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Cape Fear Voices/The Teen Scene

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Why Do We Elect the Elderly?


I don’t think it’s controversial or outlandish for me to say that the current US president isn’t exactly known for his quick mind and youthful exuberance. Maybe he was when he first joined the world of politics – fifty years ago. President Biden has a long career behind him, and I am not trying to discredit him in any way. However, the sad reality is that his mental abilities are not what they used to be, as is the case with almost anyone who lives into their 80s. [Editor’s Note: President Biden will be 82 in November 2024; former President Trump will be 78 in June 2024.]

Another example of a politician who suffered mental decline during their political career is the recently deceased Senator Dianne Feinstein. She served as a senator until her last days, and there is a video of her not being fully cognizant when voting in the Senate. This, once again, does not discredit her career but makes one wonder why someone who was well into her 80s was elected to the Senate. [Editor’s Note: US Senate Minority Leader Mitch McConnell will be 82 in February 2024.]

So, why do we elect older people into office? Incumbency plays a big role, as people are often more comfortable with electing someone that they have already heard the name of. It’s easier, but not the best course of action. When voting, it is one’s duty to think their decisions through, not be passive. I, personally, would rather have the representatives of my country appear to be sharp-minded and strong, not forgetful and frail. One way to prevent this would be through implementing maximum age limits for government seats.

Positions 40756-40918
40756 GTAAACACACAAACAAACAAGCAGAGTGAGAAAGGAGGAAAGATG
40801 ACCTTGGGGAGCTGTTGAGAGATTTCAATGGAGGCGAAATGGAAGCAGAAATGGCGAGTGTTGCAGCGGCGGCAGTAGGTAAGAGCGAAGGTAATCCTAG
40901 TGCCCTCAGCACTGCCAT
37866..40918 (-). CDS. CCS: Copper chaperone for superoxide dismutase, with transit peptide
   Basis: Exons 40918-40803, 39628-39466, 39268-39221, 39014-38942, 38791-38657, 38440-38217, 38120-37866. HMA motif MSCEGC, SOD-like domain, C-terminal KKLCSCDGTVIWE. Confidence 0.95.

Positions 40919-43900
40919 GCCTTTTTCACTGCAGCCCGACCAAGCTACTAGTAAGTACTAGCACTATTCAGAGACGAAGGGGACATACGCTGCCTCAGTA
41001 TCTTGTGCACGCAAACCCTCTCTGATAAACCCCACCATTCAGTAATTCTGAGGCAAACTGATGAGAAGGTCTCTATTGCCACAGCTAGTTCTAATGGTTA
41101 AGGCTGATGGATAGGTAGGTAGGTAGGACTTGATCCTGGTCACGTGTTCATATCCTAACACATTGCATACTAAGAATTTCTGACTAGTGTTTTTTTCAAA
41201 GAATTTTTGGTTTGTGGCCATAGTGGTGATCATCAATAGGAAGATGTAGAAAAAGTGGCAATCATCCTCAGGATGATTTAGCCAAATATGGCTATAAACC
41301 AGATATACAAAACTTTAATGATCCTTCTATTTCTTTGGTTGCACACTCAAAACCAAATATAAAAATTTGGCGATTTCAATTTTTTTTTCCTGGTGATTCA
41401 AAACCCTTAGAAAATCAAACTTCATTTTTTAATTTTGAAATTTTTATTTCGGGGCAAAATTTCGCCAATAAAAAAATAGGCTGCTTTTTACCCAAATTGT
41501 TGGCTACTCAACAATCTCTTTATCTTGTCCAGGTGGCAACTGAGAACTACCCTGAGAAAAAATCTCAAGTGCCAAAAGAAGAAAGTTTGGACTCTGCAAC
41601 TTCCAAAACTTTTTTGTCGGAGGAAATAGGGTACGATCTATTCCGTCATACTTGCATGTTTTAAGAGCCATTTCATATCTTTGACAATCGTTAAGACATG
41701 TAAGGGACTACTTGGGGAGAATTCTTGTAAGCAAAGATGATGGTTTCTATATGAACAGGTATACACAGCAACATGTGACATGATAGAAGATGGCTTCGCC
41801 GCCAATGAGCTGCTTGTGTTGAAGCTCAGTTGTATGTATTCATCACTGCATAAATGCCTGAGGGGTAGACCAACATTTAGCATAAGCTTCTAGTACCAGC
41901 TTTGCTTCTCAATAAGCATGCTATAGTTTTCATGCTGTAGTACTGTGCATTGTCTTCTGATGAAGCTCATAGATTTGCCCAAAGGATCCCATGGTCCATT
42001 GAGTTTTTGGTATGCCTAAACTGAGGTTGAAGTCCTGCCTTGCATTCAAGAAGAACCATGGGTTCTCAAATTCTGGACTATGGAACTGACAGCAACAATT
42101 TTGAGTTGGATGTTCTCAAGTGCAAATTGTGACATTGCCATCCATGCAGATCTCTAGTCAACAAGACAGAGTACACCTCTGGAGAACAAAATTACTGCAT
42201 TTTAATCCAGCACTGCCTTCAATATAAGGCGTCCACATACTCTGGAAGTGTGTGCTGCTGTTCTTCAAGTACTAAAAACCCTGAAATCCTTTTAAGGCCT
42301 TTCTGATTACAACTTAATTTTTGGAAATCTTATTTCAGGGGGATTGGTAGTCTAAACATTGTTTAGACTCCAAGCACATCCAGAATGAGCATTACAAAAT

In the United States, one must be 35 to run for president, 30 for a Senate seat, and 25 for a seat in the House of Representatives. Having age limits is perfectly reasonable, as people are often less educated and more reckless in their decision-making in the earlier years of their lives. Similarly, people’s minds don’t work as sharply and their health gets poorer in the later years of their lives. This brings up the question: How old is too old for office? While there isn’t one definite age when every single person starts declining mentally, would it be reasonable to look for an average age of mental and physical impairment and set a limit?

All of this being said, it is true that some people might be completely capable of carrying out their duties well into their later years. However, another issue arises. Their ideas often age with them. A great amount has changed since the rise of technology, and modern-day problems need to be viewed through a more modern lens. We currently have people who did not grow up with the internet and are not technologically literate trying to regulate AI, a very advanced form of technology. It only makes sense to have a younger person or someone who is aware of modern technology in charge of a task like this, but instead, we have the same people who have been making decisions for decades.

I am not writing this to say that all older politicians are decrepit and unfit for office. However, I want to bring the issue to light because it is very concerning. It highlights a bigger issue, which is that people vote passively. Voting because you know a name or because you happen to be a member of one party is not a wise decision. Rather, our civic duty is to use our discretion and make an educated vote. After all, the fate of the country is at stake.

Photo by Elements 5 on Unsplash

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    Chuck BinsApr 2, 2024 at 4:51 pm

    You do make some good points here. Presidents are subject to term limits; and I believe those in Congress should be. To answer your question another way, many people say wisdom comes with age. While that may not always be the case, for me, moral character is the most important criteria, especially for U.S. President. Being able to distinguish between fact and fiction, right and wrong should also be a prerequisite.